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Countering small unmanned aircraft takes a team

  • Published
  • By Michele Ruff
  • Air Force Materiel Command

Not all enemy threats light up the sky or cost millions of dollars.

Keeping military installations safe from threat is a partnership. As lead command for the Air Force Counter-Small Unmanned Aircraft Systems effort, Headquarters, Air Force Materiel Command, has established a symbiotic relationship between two of its directorates to accomplish the mission.

The Logistics, Civil Engineering, Force Protection and Nuclear Integration Directorate and the Air, Space and Cyberspace Operations Directorate work closely to detect any friendly or enemy actions around Air Force installations worldwide and employ mitigation.

“We, on the logistics side, facilitate research and development as well as acquisition efforts,” said Maj. Joseph (Ben) Herwatic, C-sUAS branch chief. “We also direct fielding of the cutting-edge capabilities required to mitigate the growing threat.”

The force protection team, led by Lt. Col. Ryan Natalini, Security Forces Division deputy chief, and dual-hatted as the Security Forces liaison officer for the C-sUAS, understands the interests and abilities of the security forces personnel and identifies what the users might need.

“All of our operators at the base level are defenders,” Natalini said. “This means that we must work closely between two organizations in order to fulfill the duty of defending against the sUAS threat.”

“We’re behind the scenes planning, prioritizing and funding,” Herwatic continued. “Once equipped, the users put our efforts into action.”

The C-sUAS logistics team is small group of seven experts. The operators, conversely, are numerous and spread around the globe wherever Air Force interests are located. The number of personnel dedicated to mitigation at each base depends upon the mission of the individual installation, the type of systems used there, the level of threat on a daily basis and the location of the base, so user personnel vary from a handful to more than 20 at one site.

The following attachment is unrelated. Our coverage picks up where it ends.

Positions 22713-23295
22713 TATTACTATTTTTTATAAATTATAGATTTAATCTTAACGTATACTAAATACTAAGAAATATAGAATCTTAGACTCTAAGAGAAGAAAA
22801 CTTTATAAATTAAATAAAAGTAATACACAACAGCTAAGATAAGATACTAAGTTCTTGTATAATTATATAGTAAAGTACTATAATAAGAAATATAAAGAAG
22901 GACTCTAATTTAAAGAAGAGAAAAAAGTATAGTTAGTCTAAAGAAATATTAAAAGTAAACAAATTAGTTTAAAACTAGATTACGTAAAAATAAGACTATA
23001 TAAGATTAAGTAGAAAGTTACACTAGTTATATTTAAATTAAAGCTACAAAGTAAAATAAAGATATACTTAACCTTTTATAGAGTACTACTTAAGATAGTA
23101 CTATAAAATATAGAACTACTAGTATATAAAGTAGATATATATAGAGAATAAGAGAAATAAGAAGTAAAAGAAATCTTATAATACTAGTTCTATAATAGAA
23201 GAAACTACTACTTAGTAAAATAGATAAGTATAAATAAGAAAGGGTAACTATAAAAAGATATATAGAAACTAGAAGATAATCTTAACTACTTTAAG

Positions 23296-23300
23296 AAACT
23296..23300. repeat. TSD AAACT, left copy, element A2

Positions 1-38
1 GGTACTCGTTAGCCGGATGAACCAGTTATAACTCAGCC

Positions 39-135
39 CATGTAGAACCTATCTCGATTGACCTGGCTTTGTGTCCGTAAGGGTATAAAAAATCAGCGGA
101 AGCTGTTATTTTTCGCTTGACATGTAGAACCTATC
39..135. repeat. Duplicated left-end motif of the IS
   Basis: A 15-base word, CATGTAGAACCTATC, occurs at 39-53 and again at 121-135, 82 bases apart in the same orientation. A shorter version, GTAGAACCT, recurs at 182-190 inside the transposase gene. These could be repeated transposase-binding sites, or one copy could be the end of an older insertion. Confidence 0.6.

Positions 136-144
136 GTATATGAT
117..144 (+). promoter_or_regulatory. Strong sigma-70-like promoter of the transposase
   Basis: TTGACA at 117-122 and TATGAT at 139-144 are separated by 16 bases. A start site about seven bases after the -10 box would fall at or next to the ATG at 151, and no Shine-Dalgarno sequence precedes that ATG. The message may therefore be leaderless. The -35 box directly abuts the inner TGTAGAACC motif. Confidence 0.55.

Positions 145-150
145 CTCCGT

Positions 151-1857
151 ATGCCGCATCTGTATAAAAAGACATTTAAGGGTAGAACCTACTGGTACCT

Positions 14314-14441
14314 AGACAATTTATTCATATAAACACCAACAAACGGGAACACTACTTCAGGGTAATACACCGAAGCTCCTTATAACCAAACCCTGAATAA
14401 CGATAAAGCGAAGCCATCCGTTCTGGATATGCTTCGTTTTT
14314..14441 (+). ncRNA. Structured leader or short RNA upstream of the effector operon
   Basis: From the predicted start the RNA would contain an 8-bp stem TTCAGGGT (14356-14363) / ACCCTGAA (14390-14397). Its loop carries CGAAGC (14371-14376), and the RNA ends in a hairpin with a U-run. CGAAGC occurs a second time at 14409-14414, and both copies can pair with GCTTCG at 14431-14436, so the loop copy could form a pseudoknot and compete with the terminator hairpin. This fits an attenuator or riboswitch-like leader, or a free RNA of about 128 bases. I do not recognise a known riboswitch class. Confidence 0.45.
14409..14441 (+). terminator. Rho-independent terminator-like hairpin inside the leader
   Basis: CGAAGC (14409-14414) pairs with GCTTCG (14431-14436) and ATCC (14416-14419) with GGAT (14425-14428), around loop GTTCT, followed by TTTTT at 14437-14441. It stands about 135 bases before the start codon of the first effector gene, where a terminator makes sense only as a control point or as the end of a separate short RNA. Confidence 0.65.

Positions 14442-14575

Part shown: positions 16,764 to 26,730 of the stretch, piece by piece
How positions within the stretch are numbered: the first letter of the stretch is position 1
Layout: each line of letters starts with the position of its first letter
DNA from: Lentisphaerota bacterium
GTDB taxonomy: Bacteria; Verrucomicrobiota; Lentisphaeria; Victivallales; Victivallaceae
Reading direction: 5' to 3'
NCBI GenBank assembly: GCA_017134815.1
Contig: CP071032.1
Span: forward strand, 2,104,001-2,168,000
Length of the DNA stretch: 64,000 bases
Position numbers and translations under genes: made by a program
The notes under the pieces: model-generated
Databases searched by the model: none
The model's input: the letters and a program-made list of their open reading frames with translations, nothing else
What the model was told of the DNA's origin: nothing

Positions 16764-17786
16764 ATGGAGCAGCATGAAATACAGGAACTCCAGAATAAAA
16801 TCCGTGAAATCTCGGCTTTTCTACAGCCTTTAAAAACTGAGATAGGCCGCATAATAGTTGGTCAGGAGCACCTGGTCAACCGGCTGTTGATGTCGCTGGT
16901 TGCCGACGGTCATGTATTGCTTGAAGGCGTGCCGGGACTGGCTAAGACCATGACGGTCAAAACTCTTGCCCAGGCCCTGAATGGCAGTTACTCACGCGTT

Small, unmanned aircraft, often referred to as drones or radio-controlled planes, were initially used as expensive toys by hobbyists. As technology has improved and prices decrease, more and more individuals are able to purchase kits and can easily customize the aircraft to serve a multitude of purposes.

“Small aircraft users are a mix across the globe. Most are responsible users or even children flying a drone in their base housing backyard,” Herwatic said. “But there are also those who use the crafts for more nefarious reasons.”

Now sUAS are used by nation-states such as Russian and China, terrorist organizations and other lone wolves to obtain information with potential to harm. There is also evidence of sUAS being weaponized and used by adversaries.

Countermeasures take many forms, but typically include electronic warfare such as jamming signals or taking control of crafts and safely landing them, allowing security personnel can take custody.

Herwatic and his team are part of a broader effort to increase awareness of the threat and the defensive mission. As a pilot, he himself has experienced encounters with sUAS and understands the devastation the tiny crafts can cause.

“While flying an MQ-1 Predator in Iraq, our cameras detected ISIS combatants pinpointing friendly troops on the ground via sUAS,” Herwatic said, “In response, we were able to relay information to the troops which enabled them to take cover.”

“Awareness is the key,” added Katherine Clarke, C-sUAS lead engineer. “We all have a role in protecting our installations from adversary threats.”